Samsung Galaxy Fit S5670 review: In shape droid
You may have a hard time finding this one in the deluge of entry-level smartphones, for which Samsung is in no small part responsible. Don't worry, it will find you. The Samsung Galaxy Fit will be ready and set well before the thought of upgrading ever crosses your mind.
The times are long gone when smartphones were scary and complicated. Little green men were a hoax, the little green robots are the real deal. And Samsung are busy carrying out their plan. Match every touchscreen feature phone - every Corby and every Star - with a droid smartphone.
The Galaxy Fit is the next in line of mass-market smartphones as Samsung look to simply outnumber the competition where they cannot outplay or outsmart it. The Fit might seem like a minor update of the Galaxy Mini: a tad bigger screen and a 5 MP autofocus camera, but in that price range those are still significant arguments to have on your side.
- Quad-Band GSM and dual-band 3G support
- 7.2 Mbps HSDPA
- 3.3” 65K-color QVGA TFT capacitive touchscreen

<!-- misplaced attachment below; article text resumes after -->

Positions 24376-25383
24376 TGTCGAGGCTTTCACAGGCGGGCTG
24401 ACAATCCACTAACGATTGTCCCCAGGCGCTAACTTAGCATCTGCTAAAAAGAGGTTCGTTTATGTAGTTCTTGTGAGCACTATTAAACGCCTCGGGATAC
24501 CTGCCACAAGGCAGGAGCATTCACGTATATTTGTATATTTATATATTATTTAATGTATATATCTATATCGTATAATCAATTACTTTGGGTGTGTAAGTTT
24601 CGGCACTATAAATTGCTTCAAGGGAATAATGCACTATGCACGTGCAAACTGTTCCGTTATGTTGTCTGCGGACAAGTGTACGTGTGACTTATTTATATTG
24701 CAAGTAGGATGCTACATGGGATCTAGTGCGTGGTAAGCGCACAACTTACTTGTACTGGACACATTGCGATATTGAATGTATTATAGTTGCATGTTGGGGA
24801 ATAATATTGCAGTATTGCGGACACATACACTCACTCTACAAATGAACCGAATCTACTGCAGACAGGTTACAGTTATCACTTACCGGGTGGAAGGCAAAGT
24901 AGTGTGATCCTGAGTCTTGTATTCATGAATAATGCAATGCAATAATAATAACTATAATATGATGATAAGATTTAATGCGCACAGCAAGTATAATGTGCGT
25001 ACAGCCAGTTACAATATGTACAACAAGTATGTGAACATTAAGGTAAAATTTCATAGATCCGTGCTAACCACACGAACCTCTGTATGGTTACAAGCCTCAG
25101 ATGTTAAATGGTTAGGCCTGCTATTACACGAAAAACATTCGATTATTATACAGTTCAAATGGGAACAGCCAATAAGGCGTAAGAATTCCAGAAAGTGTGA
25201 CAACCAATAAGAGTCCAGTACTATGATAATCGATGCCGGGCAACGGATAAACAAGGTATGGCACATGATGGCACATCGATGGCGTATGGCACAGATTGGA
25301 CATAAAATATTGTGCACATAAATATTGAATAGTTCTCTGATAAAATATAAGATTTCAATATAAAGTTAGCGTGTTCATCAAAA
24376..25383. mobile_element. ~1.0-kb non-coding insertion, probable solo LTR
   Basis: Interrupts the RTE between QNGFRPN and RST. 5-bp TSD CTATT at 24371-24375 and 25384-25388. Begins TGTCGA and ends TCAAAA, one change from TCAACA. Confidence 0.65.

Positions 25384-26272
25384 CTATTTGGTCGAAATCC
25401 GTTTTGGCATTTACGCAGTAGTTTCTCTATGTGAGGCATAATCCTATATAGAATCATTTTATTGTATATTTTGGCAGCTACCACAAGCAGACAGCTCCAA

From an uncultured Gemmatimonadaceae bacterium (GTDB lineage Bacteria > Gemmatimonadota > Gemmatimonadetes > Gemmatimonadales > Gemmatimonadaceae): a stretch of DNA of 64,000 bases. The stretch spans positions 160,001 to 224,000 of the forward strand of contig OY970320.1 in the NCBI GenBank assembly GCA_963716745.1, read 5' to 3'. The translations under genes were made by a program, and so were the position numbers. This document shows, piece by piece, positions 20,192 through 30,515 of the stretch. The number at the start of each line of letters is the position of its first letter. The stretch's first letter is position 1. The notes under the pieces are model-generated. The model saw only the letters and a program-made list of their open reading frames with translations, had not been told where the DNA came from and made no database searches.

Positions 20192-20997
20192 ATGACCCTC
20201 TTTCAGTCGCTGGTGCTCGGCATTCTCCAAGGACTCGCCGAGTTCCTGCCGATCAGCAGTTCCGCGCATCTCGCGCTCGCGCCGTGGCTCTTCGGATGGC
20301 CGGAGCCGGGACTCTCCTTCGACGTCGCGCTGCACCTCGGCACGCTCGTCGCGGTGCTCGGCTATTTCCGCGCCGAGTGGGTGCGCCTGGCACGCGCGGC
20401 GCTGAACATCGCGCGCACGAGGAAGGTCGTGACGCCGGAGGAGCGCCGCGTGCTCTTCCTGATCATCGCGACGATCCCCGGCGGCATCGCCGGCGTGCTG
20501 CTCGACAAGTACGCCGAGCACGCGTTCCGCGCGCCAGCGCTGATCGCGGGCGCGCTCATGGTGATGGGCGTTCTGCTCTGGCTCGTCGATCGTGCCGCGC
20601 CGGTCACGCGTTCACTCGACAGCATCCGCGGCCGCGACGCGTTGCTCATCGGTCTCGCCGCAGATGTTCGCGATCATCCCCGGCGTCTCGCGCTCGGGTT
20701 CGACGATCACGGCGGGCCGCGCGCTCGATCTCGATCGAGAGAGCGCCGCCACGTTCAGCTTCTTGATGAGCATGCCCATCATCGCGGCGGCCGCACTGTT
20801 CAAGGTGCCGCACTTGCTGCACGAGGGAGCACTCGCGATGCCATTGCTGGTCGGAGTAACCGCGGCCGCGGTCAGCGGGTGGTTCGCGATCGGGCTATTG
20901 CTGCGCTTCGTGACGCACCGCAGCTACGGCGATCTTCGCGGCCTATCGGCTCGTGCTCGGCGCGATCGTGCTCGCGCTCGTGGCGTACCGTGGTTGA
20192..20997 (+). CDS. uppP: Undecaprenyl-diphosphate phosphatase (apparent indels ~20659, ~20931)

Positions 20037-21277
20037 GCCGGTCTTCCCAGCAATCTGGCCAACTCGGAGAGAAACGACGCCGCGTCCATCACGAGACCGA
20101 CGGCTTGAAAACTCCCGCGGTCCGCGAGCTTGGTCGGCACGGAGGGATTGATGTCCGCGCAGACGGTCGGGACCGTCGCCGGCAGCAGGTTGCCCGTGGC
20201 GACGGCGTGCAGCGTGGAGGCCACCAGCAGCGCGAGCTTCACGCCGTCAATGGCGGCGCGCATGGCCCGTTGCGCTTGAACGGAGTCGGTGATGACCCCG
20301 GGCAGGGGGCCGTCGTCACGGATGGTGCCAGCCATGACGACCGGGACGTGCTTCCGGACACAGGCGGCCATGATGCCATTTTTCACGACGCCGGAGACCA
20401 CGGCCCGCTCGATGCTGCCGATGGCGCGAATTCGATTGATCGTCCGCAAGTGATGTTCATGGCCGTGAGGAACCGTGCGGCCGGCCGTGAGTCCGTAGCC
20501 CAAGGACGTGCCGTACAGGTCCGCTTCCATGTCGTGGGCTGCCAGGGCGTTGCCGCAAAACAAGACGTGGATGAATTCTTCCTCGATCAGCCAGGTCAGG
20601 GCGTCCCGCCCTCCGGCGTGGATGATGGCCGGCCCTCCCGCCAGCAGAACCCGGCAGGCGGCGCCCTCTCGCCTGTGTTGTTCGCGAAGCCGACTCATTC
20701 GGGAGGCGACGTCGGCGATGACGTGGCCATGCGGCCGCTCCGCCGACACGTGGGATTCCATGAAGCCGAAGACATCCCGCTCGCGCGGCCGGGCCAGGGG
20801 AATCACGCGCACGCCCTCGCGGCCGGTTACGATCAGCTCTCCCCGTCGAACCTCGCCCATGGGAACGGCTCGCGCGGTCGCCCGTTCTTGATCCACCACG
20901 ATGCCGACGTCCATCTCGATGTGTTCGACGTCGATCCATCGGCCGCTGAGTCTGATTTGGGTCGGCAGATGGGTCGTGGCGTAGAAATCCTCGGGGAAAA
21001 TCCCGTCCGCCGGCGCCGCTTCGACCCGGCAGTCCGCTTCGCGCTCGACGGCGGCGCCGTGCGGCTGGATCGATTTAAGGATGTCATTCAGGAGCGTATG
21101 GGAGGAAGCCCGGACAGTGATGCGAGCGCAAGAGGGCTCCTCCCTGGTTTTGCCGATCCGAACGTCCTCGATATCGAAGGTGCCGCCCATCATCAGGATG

- ARMv6 600MHz processor, 280MB RAM
- Android OS v2.2.1 Froyo with TouchWiz v3.0 UI, Gingerbread coming up
- 160MB of internal storage, hot-swappable MicroSD slot, 2GB card included
- 5 MP autofocus camera with geotagging, smile detection
- GPS receiver with A-GPS
- Stereo FM radio with RDS
- 3.5mm audio jack
- Document viewer
- Accelerometer and proximity sensor
- Swype text input
- MicroUSB port (charging) and stereo Bluetooth 2.1
- Social network integration
- Good build quality
- Low screen resolution
- No touchscreen haptics
- No Flash support in the web browser
- No video-call camera
- No flash, no camera key
- No DivX/XviD support out of the box
- Poor QVGA video recording @ 15fps
The styling is a little bit subtler, but not in a way to expect it to appeal to business users or an older audience. That said, dropping the original working title of Galaxy Suit makes sense. It just sent the wrong message about the dress code.
The Galaxy Fit doesn't have the features to be considered as a business tool. It's a bottom-of-the-food-chain kind of smartphone and it knows it. The friendly little gadget is on the cheap side of smartphones, but keen to deliver complete connectivity and above average imaging. The low-res screen is the flip side of the coin.